July 20 was a beautiful day in Katmai, sunny, warm, and a cloudless blue sky, and a far cry from the washout on the previous day. Despite the nice weather, the salmon counts were low (at most 2 or 3 jumping the falls in a minute) and the bear activity at the falls reflected this. The sub-adults and cub-adults were doing their belly flops in the riffles and Otis was in the jacuzzi. Despite this lull, Meril and I maintained our position at the falls from 08:00-23:00. By mid afternoon, 402 (for the non-bear community’s sake lets call her what the bearcam watchers call her “Brooke“) came up the river with 856 shadowing close behind (lets just call him “Hank“) . They continued to play this mostly one-sided game of follow-the-leader. Hank’s aggression was clear to everyone- human, bear and seagull- he even drove Otis away from the whirlpool. As the shadows began to make their way across the river, and the quality of light increased, Brooke decided, while Hank observed, to tease another large and dominant bear…
Bear 747 had been fishing in the jaccuzi when he decided to climb the waterfall and stand in the sun. Brooke got up from the bank she was sitting on and went up to where 747 was standing. The angst was instantaneous for Hank. The agitated big bear jumped the falls to be by Brooke’s side, and a small standoff ensued. Hank and 747 settled their dispute like true bear gentlemen, requiring only jawing and light pawing. Once it was settled Hank took his prize and headed away from the falls into the woods…I thought it would be the last I saw of the pair that evening…
At 21:40 we decided to leave the falls and make our way back to camp along the walkway. We had an early morning boat ride to Margot and could use the rest. We passed through the heavy metal gate closest to the falls, and were stunned to observe what was in front of us. Brooke and Hank, right before us, getting it on, bear style. The coupling was hot and steamy. Literally. There was steam escaping between their wet bodies in the forest light. There was a lot of snarling, nuzzling, ear nibbling, and vicious growling and biting. As the steam picked up, they heard a noise and quickly scattered. It looked like the farmer’s daughter and the traveling salesman were busted. I could see Grazer (blondie with big ears) up on the hill, but Grazer could not see the couple, and the couple could not see her. Both sets of bears tried to sniff out who or what was there. When Grazer realized that Brooke had suddenly spotted her. Grazer didn’t need any further instructions, she took to her heels and sprinted up the hill away from them, but Brooke chased after her, and Hank chased Brooke. Brooke and Hank made a short, but speedy, loop on the hill and returned to the same spot they were before. Without skipping a beat, Brooke and Hank were at it again – the Grazer disruption lasted 54 seconds in total (according to the time stamps in my photos).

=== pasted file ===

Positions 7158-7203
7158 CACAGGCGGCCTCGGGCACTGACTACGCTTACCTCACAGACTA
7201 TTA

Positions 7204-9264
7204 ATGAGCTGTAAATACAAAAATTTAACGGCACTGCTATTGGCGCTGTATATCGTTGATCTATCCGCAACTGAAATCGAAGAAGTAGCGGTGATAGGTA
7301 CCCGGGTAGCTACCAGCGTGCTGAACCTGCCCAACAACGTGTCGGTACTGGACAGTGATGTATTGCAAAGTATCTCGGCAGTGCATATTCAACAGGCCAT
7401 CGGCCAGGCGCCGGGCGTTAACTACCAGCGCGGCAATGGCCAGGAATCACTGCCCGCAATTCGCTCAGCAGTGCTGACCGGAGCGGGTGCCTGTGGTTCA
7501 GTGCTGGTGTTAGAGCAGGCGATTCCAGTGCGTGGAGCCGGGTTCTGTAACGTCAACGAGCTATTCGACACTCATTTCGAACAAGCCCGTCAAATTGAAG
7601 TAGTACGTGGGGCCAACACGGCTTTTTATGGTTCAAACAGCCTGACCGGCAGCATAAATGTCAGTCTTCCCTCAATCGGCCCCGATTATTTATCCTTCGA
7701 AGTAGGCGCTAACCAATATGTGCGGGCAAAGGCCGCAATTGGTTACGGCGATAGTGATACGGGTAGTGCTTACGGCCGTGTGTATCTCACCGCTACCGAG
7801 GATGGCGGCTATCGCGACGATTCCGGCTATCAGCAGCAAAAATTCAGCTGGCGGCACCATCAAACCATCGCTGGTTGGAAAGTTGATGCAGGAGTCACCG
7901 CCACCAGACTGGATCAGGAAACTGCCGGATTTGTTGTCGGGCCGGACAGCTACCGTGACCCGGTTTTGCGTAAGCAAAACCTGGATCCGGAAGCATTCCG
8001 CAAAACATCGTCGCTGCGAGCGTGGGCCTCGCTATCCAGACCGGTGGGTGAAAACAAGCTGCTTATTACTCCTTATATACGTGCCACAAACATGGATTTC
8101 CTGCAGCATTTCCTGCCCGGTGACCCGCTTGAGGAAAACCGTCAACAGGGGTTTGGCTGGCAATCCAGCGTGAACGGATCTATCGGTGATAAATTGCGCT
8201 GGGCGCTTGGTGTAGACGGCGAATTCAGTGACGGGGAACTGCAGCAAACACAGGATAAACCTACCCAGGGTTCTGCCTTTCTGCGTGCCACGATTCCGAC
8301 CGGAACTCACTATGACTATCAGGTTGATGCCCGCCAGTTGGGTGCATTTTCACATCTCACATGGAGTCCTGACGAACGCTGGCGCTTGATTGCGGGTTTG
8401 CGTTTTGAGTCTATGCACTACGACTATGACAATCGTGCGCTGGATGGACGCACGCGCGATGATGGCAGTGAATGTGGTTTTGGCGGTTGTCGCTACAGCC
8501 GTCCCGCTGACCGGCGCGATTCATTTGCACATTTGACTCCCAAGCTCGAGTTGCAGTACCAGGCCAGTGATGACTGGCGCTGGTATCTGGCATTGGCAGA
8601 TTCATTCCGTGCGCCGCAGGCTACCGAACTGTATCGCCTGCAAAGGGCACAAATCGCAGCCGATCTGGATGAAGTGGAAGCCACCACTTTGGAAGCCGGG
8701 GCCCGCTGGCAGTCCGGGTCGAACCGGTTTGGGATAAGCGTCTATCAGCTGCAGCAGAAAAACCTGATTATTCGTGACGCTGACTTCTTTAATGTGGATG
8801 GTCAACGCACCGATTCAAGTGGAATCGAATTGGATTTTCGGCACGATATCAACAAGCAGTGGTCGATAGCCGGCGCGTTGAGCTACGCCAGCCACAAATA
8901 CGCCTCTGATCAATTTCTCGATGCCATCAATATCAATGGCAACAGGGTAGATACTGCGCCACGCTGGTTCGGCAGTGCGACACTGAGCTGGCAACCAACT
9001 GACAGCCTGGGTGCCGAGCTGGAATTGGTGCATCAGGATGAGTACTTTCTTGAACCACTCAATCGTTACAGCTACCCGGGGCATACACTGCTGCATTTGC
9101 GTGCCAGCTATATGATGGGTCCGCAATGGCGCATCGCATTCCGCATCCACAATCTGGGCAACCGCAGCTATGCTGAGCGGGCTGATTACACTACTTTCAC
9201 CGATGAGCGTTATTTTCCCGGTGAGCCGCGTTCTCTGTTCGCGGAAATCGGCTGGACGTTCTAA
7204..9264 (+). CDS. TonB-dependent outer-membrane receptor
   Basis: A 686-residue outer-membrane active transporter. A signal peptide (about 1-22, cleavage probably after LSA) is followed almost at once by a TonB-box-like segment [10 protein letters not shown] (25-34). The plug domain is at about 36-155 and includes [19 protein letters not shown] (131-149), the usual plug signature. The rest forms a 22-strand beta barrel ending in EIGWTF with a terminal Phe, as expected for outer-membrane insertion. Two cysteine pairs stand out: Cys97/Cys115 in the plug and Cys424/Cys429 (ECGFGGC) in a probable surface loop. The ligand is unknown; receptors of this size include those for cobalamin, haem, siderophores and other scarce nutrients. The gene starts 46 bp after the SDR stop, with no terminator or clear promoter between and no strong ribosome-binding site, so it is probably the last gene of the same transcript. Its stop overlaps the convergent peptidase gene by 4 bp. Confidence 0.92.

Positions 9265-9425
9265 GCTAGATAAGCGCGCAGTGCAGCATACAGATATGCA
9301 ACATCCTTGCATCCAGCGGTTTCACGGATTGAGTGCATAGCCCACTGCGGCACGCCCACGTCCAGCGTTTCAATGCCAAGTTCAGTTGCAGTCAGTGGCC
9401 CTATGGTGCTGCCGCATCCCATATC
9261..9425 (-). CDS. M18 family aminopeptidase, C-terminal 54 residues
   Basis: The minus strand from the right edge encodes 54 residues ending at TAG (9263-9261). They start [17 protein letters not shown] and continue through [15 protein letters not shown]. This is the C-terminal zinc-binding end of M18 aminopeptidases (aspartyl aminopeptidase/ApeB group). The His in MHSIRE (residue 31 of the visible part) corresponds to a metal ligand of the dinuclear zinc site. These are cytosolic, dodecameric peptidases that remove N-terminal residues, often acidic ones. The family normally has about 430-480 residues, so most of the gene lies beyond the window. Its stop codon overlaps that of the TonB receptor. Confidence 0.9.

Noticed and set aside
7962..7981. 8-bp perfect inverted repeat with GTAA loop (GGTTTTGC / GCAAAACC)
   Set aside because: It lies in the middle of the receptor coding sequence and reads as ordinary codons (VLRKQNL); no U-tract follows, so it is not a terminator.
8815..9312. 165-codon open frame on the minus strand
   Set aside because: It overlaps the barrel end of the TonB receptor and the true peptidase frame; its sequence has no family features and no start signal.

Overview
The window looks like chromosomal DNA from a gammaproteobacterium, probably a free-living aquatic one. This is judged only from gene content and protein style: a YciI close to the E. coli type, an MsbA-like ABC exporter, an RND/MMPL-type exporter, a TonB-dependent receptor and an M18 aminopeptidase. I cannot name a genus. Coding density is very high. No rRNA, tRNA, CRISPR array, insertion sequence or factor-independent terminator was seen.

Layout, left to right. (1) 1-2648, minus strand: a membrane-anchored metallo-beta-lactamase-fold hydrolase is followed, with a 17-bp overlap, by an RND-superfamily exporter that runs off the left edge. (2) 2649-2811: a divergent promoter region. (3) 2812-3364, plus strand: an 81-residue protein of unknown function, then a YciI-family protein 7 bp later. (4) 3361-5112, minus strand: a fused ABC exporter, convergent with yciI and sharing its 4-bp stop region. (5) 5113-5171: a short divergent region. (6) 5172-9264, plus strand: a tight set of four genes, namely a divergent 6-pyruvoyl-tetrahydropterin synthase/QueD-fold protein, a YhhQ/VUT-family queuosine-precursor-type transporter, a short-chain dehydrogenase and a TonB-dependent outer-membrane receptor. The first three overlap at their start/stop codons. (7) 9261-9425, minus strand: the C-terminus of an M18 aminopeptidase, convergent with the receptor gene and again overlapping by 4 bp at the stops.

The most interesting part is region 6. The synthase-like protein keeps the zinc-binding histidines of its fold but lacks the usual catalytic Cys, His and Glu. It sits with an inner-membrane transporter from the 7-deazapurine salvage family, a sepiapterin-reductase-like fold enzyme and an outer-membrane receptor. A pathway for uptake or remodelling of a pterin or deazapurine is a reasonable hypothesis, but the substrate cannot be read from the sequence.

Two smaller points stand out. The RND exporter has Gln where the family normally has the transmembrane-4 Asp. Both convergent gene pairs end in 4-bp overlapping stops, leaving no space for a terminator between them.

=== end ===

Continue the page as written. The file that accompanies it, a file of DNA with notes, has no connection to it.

In its entirety, the mating session lasted about an hour, and during that hour Brooke and Hank moved and changed positions. It seemed that several times Brooke tried to tell Hank that she wasn’t having much fun anymore, but Hank didn’t seem to care, and would growl or cuff her when she objected. At one point while pointing my 600mm lens at the bears, I whispered down to my friend Meril who also had his 600mm out: “This isn’t weird, right?”
At the end, when both bears separated, and they began to vigorously pull tufts of grass and eat it. Then Brooke skipped off towards the river. Hank still followed, but with the deed done, he moved with less urgency and even found the time to stand up and get a good backscratch on a tree…
We were left with a 1.6 mile walk back to camp, and a lot to discuss along the way. And there were plenty of other bears still out as we reached the lower river in the gentle Alaskan summer twilight…
More Blog Posts to follow on the results of this trip.